How one outgoing CIO wants to be a Yoda for small agency IT modernization efforts

When it comes to modernizing federal IT, there are Jedis and there are Yodas. Kirit Amin, after a decade in government and almost 45 years in the federal community, likes to think of himself as a Yoda — someone who can train the next generation.

And there is no part of the federal community that needs some help from these Yodas more than small and micro agencies when it comes to IT modernization.

Amin, who announced he is leaving federal service on Jan. 6 after spending the last three years as the chief information officer of the International Trade Commission, said he plans to stay involved in the federal community and be an advocate for small and micro agencies.

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Amin saw the challenges small and micro agencies have when he first arrived at the ITC.

“When I came to ITC it was kind of a surprise to me after being in the federal sector for so long, I never realized the small and independent agencies and what situation they were in,” Amin said on Ask the CIO. “Lots of times, they are below the radar. The Office of Management and Budget doesn’t have resources to look after them. And these agencies, kind of think, they do not have to, for example, comply with mandates or statutory requirements. When I first came here, they thought the Trusted Internet Connections or Homeland Security Presidential Directive-12 are mandates they didn’t have to do, which was kind of a shock to me.”

Kirit Amin is leaving as the chief information officer of the International Trade Commission after three years.

He also said he was surprised by how OMB and other oversight bodies seemed to let small and independent agencies fly under the radar.

Amin said while he knows there are 90-plus small and micro agencies and every situation is different, it was clear these agencies needed some help in addressing cybersecurity and legacy system challenges.

This is why Amin got involved with ACT-IAC, an industry association, and worked on a small and independent agency guide to IT modernization. ACT-IAC released the best practices guide in November.

Through that effort, Amin said models emerged that the Office of Management and Budget and the General Services Administration could follow to give small and independent agencies help in moving off of old technology.

Amin said the continuous diagnostics and mitigation (CDM) cyber program is one such example. He said with OMB getting a centralized fund from Congress, the Homeland Security Department running the operational side and GSA providing the acquisition support, small and micro agencies have an easier time improving their cyber postures.

“Technology moves at lightning speed and these small agencies have, if you look at people, process and technology, challenges across all three, and not to mention budgetary is the bigger challenge,” he said. “Let’s talk about going to cloud. All of us want to go to cloud. Why can’t there be a single contract, led by GSA and be a multi-tenant approach, where all of us just go and get our email to the cloud so we don’t each have to have our own independent procurements, which is what we are struggling with.”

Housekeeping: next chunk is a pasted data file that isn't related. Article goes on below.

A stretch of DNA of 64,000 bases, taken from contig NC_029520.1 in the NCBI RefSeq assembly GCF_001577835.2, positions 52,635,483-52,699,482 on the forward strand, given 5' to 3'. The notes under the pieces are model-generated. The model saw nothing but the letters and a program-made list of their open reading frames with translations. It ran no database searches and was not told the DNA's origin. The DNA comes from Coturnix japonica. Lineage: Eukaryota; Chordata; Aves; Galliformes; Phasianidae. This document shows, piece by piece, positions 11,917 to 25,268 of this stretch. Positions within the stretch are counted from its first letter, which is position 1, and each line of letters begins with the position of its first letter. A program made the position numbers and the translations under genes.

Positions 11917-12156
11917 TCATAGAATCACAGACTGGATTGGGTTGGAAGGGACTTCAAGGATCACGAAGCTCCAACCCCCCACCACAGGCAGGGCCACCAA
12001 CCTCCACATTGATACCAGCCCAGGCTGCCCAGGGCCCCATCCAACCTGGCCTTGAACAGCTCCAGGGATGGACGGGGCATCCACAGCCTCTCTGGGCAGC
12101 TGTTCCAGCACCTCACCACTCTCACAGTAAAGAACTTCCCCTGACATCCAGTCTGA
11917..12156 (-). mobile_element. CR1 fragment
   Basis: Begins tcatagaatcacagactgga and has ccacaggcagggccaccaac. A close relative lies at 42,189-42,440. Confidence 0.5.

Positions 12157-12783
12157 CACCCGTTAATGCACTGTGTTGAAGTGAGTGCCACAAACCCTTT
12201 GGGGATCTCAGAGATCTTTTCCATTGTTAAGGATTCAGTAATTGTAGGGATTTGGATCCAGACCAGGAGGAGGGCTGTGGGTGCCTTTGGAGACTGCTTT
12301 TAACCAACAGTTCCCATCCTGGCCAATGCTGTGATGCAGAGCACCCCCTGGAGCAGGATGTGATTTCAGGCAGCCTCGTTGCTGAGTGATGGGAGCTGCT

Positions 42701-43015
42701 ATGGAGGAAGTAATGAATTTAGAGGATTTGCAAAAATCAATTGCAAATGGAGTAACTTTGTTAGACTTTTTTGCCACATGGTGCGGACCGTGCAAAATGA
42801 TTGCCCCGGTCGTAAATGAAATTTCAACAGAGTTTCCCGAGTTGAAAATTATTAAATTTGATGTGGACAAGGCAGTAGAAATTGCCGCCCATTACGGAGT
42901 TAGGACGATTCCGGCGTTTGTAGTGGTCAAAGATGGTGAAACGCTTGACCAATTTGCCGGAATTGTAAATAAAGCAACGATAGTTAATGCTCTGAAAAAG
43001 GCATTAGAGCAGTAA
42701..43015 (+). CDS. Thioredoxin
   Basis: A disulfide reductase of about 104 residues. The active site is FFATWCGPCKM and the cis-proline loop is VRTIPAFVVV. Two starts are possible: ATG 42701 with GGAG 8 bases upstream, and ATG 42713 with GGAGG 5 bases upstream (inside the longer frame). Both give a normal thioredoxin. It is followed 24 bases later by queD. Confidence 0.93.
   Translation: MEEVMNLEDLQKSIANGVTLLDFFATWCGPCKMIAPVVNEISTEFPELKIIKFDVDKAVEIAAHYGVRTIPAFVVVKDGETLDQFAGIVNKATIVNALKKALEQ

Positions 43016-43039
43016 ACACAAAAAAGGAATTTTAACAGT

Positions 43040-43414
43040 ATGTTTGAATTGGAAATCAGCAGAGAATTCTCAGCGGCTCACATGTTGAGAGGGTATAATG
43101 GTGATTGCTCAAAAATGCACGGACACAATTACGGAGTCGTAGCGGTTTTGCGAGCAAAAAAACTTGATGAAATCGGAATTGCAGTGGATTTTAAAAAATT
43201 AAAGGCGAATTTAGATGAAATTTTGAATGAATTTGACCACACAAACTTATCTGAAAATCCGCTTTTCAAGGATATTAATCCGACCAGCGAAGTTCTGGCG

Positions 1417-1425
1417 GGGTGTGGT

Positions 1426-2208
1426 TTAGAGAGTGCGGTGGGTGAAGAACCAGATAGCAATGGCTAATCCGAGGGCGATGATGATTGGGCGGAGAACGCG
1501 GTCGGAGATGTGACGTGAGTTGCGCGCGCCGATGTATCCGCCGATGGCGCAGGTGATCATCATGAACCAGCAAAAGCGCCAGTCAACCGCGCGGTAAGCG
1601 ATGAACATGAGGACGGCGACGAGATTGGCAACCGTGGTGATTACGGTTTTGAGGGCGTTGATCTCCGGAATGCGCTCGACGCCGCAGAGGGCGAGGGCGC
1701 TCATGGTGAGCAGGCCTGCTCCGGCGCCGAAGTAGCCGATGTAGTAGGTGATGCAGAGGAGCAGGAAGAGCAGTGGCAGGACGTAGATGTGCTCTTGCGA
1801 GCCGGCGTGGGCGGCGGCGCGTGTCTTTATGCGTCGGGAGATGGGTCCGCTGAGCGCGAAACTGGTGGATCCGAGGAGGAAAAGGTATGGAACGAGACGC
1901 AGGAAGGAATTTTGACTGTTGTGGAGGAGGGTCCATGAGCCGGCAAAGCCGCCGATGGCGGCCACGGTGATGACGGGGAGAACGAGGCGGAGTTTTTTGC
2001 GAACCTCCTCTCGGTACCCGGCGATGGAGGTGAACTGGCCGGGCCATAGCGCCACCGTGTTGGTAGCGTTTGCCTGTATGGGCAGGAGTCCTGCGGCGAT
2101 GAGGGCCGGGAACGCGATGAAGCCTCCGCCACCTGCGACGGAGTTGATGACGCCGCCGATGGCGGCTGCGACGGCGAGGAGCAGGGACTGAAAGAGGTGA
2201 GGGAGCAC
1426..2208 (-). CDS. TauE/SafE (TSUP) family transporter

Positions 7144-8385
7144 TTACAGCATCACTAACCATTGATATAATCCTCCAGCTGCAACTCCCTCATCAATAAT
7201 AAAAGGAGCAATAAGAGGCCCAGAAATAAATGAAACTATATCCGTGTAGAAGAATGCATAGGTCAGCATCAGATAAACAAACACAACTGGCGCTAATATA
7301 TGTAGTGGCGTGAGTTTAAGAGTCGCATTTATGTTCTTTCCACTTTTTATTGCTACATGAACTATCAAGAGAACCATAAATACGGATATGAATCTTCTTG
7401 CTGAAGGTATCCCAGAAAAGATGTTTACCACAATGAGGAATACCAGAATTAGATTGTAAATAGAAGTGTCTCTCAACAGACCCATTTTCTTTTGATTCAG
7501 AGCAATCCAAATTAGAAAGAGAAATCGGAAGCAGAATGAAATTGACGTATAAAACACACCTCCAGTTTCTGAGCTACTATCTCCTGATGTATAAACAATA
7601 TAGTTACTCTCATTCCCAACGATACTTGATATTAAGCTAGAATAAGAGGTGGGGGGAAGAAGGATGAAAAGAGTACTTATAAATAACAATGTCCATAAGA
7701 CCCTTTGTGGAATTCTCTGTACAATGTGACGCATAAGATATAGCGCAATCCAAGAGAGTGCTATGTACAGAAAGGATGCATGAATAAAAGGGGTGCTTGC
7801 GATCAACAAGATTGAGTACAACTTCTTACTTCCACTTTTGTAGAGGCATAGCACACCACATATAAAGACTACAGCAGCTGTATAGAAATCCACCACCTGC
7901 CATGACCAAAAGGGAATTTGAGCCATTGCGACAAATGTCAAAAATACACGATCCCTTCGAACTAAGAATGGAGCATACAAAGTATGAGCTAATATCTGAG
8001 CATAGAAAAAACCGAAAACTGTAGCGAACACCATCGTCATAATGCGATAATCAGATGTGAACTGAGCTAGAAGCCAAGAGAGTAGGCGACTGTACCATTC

ITC is experiencing this challenge today. Amin said he is taking the agency’s email to the cloud, but because of the number of seats he needs, it’s difficult to get vendors to bid on the solicitation.

Amin said another easy win would be around data centers. At ITC, he is trying to move to a private sector provider, but he’d rather go to a larger agency, which have extra capacity.

“I need less than 10 rack spaces, for example,” he said. “It’s not only the hosting, but we would be able to share the TIC, which is a tremendous cost for us. We went from a standard Internet connection to the [TIC] which increased the cost by 10-fold overnight. But it’s a mandate and we are doing them. We can share the TIC and that reduces overall government cost, and larger agencies get kudos for data center optimization.”

Amin said all commoditized IT should be provided to agencies as a service. He said no matter the size of the agency, the government can no longer afford to run its own commodity IT infrastructure.

“The other part that the small agency leadership has to understand, there is a huge difference between costs and investments. Please do not look at these as costs. These are investments, which have return on investments as we go forward,” he said. “Another thing that going to as-a-service provides is an operational expenditure (opex) model versus capital expenditure (capex) model. We are not going to have capital investments available every three or four years to refresh this unless we go to the cloud and as-a-service and it becomes an opex model.”

Amin said the collective power of the small agencies could be something vendors could be interested in versus each one of them by themselves.

GSA demonstrated this approach with reverse auctions for laptops and desktops several times over the last year.

Amin said this same approach could work for commodity IT services as well.

“GSA is clearly now on the wave length and they have listened. I think we are on the right path,” he said. “This is where I’m not retiring. I want to work with whomever to make sure we, in the small agencies, get the services and resources we need.”

Amin said he will work through the industry associations such as ACT-IAC or AFFIRM, as well as with agencies and lawmakers to address these IT modernization challenges.

“I want to make sure I continue in my passion for the federal IT community and I feel I owe it back,” he said.